tDoctors at Henry Ford Hospital in Detroit are the first in the United States to replace a heart valve outside of a patient’s heart, officials announced today.
tPioneered in Germany, the minimally invasive procedure provides another option for patients who aren’t good candidates for traditional open-heart surgery, says Dr. William O’Neill, medical director of Henry Ford’s Center for Structural Heart Disease and lead physician for the procedure.
t“There are a lot of people who have damage of the tricuspid valve, and the surgery is risky, so doctors just try to give them medical therapy,” O'Neill says. “They’re in and out of the hospital, and it really causes a lot of morbidity. So there’s a huge, unmet clinical need.”
tThe Society of Thoracic Surgeons report more than 9,100 heart patients undergo tricuspid valve surgery in the country annually. Replacing a tricuspid valve is one of the more difficult heart surgeries due to the valve's location. It typically requires open-heart surgery, O’Neill says.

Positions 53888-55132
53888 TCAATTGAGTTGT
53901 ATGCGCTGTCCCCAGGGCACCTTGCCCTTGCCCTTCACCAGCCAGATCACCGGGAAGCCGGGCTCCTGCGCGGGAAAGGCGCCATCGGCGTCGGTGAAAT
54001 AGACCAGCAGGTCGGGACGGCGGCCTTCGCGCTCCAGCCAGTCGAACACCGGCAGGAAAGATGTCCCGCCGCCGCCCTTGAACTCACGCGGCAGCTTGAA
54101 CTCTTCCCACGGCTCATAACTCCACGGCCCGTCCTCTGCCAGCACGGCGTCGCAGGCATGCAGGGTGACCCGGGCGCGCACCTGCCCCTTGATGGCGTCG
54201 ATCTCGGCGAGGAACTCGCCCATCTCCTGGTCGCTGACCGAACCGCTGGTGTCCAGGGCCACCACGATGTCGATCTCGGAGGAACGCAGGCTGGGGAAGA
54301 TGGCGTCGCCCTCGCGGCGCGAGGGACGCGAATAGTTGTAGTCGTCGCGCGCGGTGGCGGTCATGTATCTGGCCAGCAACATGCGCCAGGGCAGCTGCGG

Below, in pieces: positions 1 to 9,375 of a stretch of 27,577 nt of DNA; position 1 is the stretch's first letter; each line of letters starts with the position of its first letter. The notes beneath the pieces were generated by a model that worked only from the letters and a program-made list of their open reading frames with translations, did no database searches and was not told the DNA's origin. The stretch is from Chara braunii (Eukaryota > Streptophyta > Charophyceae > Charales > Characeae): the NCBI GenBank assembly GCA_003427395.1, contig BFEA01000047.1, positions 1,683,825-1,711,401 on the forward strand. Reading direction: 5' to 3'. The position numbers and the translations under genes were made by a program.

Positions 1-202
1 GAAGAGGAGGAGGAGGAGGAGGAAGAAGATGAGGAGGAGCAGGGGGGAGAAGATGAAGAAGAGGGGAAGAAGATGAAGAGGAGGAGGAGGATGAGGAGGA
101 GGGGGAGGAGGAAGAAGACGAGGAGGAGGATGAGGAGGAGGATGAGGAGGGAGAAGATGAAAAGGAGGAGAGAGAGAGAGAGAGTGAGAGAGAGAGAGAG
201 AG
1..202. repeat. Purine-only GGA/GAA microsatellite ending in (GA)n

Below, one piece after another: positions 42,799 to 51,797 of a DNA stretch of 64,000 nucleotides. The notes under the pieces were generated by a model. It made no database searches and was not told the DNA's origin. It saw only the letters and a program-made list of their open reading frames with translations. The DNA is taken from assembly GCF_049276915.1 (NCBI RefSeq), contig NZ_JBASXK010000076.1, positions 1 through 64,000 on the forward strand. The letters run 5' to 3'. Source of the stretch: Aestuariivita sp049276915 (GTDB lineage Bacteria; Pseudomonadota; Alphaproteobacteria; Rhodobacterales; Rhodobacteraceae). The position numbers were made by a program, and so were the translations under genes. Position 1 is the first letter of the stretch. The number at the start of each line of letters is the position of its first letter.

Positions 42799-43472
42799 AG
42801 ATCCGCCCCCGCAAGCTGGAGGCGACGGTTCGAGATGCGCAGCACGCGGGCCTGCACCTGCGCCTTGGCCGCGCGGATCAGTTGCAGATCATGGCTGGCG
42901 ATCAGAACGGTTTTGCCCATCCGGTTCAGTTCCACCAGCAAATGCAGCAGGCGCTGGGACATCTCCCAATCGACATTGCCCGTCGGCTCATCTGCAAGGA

tThe new, two-hour procedure involves threading a catheter through a vein in the patient’s groin to the upper abdomen, where physicians insert a replacement valve between the right atrium and the main vein that brings deoxygenated blood back into the heart. Once deployed, the new valve stops blood from leaking and pooling in the patient’s abdomen and lower extremities.
t“There's already a huge drop in the pressure in the abdomen,” says O’Neill about his first patient for the procedure.
tApproximately 5 million people in the U.S. are diagnosed with heart valve disease annually, with more than 20,000 dying of the disease each year, according to the American Heart Association.